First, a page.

KIA Opirus / Amanti

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KIA Opirus / Amanti Opirus/Amanti
KIA Opirus / Amanti Opirus/Amanti  2007 2010
2007 2010

Kia refreshed in 2007 its flagship sedan model, the Opirus/Amanti, bringing more luxury and safety features in standard trim, while others were available as an option.
With a redesigned front-fascia, Kia hoped that it might get more customers into its showrooms to get an executive sedan. It was an interesting offer, with a good price/value factor but a design that could have been better. Way better.

On the outside, the addition of LED daytime running lights was welcomed by everyone, but the dual headlights system that resembled the old Mercedes-Benz E-Class W210 was not an appreciated part of the car. The grille sported a grid-pattern that some could think was inspired by Cadillac. On top of that, there was no Kia badge at the front. In the back, the new taillights design featured vertical lines for the brakes and turn signals, while the bumper sported two exhausts mounted on the sides.

Inside, there was a new trim option with black leather and black trims. Also, the carmaker tried to offer better wood-plastic trims on the dashboard and door panels. Its new sound system and improved buttons on the steering wheel showed better quality than before.

Under the hood, Kia asked Mitsubishi for help, and the Japanese carmaker offered them a 3.8-liter V-6 engine paired to a five-speed automatic transmission. This unit came to complete the three engines lineup.

Full Description and Technical Specifications
KIA Opirus / Amanti Opirus/Amanti
KIA Opirus / Amanti Opirus/Amanti  2003 2007
2003 2007

Based on the same platform as the Hyundai XG350, the Opirus/Amanti was introduced as Kia’s flagship model in 2003 at the Geneva Motor Show.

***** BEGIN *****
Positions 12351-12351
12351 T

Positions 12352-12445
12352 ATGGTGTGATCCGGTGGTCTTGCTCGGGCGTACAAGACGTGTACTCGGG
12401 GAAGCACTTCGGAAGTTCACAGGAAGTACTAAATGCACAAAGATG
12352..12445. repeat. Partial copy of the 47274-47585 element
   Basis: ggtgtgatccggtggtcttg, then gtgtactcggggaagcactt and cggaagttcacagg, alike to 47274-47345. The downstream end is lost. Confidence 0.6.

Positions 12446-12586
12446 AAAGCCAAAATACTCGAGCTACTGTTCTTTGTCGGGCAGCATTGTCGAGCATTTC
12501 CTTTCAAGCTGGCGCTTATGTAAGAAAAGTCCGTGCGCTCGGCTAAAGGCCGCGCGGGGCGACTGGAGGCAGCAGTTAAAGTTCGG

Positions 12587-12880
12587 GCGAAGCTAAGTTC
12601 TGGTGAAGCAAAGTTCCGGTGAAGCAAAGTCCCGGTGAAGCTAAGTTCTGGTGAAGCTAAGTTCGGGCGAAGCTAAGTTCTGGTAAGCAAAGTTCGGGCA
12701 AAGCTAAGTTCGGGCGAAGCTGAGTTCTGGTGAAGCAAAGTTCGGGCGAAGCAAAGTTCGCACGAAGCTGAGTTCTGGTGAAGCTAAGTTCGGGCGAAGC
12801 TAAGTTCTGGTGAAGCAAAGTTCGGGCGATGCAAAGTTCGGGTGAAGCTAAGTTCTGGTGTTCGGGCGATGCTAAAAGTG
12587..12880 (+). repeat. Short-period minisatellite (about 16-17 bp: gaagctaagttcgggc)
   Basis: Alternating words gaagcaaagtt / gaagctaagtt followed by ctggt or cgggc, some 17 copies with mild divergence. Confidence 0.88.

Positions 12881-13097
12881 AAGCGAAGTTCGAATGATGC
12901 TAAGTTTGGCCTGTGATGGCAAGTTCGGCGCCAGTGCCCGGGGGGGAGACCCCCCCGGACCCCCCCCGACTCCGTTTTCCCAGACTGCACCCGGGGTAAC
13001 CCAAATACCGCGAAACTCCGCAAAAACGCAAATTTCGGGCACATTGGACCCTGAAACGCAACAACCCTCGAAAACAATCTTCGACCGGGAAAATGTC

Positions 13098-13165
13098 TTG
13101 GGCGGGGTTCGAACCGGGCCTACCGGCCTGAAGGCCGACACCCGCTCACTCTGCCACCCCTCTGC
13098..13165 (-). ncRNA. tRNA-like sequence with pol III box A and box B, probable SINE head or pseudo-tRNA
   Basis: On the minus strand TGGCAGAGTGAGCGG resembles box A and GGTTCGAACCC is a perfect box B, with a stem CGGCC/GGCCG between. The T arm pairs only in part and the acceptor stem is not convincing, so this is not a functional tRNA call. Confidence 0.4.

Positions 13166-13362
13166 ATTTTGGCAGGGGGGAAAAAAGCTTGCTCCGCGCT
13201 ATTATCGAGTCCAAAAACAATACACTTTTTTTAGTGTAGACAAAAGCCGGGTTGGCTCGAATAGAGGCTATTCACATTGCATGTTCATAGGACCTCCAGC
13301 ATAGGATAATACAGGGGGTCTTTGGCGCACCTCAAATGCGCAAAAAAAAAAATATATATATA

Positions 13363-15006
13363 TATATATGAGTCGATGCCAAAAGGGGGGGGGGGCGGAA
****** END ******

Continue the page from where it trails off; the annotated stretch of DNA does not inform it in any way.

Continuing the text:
The carmaker said that it produced the car for the 40-to-60-year-old professionals and put all the bells and whistles it had in its shop. Too bad that it didn’t invest more in the design department, though, since the car showed a Jaguar S-Type – Mercedes-Benz E-Class-inspired front fascia and a rear side that resembled a Lincoln Town Car.

At the front, the four round headlights that flanked the shield-styled grille shook the market. But that design made the car very easy to recognize in traffic. Its cab-rearward design with a raked windshield and almost vertical rear windscreen induced the idea of a rear-wheel-drive vehicle, even though it was front-wheel-drive. In the back, the horizontal taillights crossed from the rear quarter panels to the trunk lid, with the reversing lights on the corners.

Inside, Kia installed wood trims on the dashboard, door panels, and center stack, creating an upmarket image for a car that was 30% cheaper than a Mercedes-Benz E350. The carmaker offered the vehicle in a single trim level for the American market, with a leather-clad interior, automatic climate control, heated front seats, and a premium CD-cassette-radio sound system. For other countries, the Opirus/Amanti was available with heated and reclining rear seats. Since it had a longer wheelbase than the Hyundai XG, it offered more legroom for the rear passengers.

Under the hood, the Opirus/Amanti was available with a few engine choices. The U.S. market received only the Mitsubishi-licensed 3.5-liter V6 paired to a five-speed automatic.

Full Description and Technical Specifications

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